THE DEATH OF AN ICON
By L. Schwirian
Prompt: “Chopped” Writing – as in the Food Channel show of the same name; writers use a set of unusual ingredients to create a piece of writing.
In this case, the ingredients were:
3 Objects: a bugle, a pair of scissors, a dying plant 2 People: a police officer and a fairly deaf patron 1 Place: the library
Alice Whitehead was a librarian for over 50 years. She started when still in high school, then went to college to earn a degree in Library Science, and was anointed chief librarian after graduation. Married to her high school sweetheart Rolf, a police officer, she raised three sons…all of whom spent time with her in the library after school. By the time they graduated, each had read practically every book the library had to offer.
She loved her books and her work, and she always looked forward to meeting and helping new families in the community. Over the years, she helped to teach many young lads and lassies how to do research and find references. Teaching youngsters how to read between the lines was one of her specialties. Alice was one of the most widely read and respected people in the county when it came to understanding and promoting Shakespeare and other classic literature.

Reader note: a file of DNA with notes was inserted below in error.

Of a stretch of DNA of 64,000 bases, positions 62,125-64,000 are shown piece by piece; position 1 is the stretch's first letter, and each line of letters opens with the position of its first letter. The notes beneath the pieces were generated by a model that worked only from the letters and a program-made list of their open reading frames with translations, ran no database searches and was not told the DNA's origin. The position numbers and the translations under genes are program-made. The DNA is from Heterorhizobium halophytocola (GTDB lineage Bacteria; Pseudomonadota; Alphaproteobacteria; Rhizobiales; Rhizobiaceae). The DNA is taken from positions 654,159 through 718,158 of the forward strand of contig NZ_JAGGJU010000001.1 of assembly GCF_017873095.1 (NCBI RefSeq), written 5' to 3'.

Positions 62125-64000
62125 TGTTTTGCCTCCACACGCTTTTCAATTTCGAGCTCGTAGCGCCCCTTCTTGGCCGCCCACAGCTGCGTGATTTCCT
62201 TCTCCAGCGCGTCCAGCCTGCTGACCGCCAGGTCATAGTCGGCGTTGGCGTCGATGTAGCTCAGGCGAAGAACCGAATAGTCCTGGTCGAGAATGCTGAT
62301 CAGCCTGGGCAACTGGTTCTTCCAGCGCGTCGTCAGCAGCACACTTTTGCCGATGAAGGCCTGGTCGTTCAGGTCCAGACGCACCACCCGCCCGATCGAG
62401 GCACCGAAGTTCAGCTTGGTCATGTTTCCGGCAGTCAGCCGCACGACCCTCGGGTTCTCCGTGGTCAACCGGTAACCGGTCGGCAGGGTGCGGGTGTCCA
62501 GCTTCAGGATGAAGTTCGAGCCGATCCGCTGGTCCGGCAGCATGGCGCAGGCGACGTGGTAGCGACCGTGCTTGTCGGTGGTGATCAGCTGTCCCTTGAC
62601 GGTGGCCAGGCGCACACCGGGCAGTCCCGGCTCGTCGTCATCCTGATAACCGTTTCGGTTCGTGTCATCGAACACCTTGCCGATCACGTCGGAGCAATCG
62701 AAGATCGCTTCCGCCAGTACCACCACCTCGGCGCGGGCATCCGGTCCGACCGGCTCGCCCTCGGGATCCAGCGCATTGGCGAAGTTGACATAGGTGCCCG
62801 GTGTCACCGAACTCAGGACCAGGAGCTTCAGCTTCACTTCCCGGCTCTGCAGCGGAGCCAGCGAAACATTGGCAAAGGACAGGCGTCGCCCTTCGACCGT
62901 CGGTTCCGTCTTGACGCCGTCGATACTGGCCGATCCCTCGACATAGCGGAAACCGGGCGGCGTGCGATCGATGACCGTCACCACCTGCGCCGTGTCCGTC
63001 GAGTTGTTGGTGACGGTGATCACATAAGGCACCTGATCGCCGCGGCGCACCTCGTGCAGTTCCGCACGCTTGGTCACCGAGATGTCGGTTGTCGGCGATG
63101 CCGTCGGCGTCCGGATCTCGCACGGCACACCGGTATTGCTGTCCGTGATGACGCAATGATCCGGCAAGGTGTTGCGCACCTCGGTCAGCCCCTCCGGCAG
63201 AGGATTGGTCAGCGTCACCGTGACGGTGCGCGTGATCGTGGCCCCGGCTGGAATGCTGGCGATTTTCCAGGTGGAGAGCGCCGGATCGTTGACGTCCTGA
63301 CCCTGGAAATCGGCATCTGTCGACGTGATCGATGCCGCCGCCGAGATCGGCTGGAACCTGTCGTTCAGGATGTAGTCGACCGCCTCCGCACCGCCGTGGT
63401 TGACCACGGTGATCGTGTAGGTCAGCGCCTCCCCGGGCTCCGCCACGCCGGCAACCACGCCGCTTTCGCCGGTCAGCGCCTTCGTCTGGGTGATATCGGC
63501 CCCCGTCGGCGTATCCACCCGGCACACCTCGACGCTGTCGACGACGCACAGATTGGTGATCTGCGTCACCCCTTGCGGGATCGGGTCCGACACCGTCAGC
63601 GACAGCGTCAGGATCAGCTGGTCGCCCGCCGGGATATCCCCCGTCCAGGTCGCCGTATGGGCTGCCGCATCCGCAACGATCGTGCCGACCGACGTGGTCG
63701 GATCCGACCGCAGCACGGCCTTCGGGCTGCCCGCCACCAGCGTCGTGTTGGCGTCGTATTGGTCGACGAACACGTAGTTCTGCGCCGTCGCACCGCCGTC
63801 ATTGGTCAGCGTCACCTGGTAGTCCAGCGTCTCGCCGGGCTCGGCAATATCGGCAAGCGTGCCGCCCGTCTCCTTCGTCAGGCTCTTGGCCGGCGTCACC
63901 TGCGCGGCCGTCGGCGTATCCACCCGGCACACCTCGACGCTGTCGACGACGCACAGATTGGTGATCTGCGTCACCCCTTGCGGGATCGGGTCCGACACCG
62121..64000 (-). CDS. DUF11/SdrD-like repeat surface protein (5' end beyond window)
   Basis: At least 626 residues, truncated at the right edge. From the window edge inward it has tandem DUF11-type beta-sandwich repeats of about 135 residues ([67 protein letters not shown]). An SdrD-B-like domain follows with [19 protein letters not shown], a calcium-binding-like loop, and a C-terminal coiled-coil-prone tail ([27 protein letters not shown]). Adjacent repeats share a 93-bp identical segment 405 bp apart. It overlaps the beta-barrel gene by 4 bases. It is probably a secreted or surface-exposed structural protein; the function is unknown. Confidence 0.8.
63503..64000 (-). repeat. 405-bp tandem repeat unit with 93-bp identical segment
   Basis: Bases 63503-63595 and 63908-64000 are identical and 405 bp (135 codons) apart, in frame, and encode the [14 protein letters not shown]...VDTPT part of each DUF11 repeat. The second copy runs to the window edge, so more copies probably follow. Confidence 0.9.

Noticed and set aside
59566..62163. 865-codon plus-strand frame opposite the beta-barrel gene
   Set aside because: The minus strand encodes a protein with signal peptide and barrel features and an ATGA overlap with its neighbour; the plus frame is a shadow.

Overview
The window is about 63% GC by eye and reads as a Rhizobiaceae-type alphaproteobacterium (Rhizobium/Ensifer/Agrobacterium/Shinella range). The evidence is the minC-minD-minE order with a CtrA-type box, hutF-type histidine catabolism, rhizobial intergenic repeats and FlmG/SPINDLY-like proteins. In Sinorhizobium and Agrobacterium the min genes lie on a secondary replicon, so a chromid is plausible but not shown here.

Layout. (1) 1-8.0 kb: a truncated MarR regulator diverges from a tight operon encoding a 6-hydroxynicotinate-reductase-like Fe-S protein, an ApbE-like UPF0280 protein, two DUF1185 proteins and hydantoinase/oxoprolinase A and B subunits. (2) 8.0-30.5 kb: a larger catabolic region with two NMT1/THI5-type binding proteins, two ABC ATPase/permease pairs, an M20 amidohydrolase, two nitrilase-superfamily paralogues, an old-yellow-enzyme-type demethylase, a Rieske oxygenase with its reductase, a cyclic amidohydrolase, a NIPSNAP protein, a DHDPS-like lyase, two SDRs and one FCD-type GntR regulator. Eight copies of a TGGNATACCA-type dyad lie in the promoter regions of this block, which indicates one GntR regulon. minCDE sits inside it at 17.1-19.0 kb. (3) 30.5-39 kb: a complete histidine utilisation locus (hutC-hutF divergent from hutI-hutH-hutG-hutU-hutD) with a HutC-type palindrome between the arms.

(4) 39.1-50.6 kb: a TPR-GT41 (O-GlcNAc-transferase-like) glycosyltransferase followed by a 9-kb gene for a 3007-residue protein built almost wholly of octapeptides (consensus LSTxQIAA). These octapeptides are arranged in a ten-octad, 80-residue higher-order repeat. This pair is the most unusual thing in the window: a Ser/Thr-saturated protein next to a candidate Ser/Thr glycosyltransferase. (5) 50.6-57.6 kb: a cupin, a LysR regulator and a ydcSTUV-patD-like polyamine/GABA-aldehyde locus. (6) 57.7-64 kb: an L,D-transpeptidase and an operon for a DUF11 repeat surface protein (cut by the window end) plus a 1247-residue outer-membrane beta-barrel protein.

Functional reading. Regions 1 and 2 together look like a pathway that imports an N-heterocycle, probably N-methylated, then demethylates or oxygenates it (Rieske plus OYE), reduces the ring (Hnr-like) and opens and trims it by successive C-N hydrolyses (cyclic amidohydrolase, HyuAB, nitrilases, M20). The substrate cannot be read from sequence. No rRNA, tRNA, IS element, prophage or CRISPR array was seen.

Now in her mid-70s, Alice knew that her time at the library was nearing an end, and she wanted to show her appreciation to the community by planning a celebration. As a very humble person, she didn’t want to make the party about herself or her retirement. There was one living thing in the library that was even older than Alice and clearly was now slowly dying. Mama Jade, a potted plant, deserved to be celebrated. This icon of resilience had occupied the same spot in the reading room since before anyone could remember. Alice had watered and diligently nurtured Mama Jade since she was a teenager, and both grew up and aged together gracefully.
Over the decades, hundreds of clippings had been entrusted to families throughout the county, and Alice, being a librarian, kept copious records of every family or individual recipient. She contacted those who had received original clippings and asked these people to contact others who had received second, third, or fourth generation clippings to become part of the celebration.
On the appointed day, close to two hundred people, including the chief of police, showed up to celebrate both Mama Jade and Alice. There was food and drink for everyone, but the highlight of the celebration was Alice, with her sparkly silver scissors, standing next to Mama Jade. It was Alice’s intent to help give Mama Jade a glorious ending by systematically clipping her remaining appendages and ceremoniously offering them to onlookers. To add to the solemnity of the final act, Alice’s grandson, a twelve-year-old Boy Scout, raised his bugle and began playing Taps. Nearly everyone in the audience was deeply moved, and 98-year-old Matilda Higgins, a near deaf library patron, was in tears even though she could hardly hear the bugle.
Architect Larry and his fellow architect wife Caroline live in an historic preservation home in Newton and have led BOLLI courses on architecture. Larry has been an active participant in and leader of the Writers Guild special interest group as well as serving on the BOLLI Journal staff.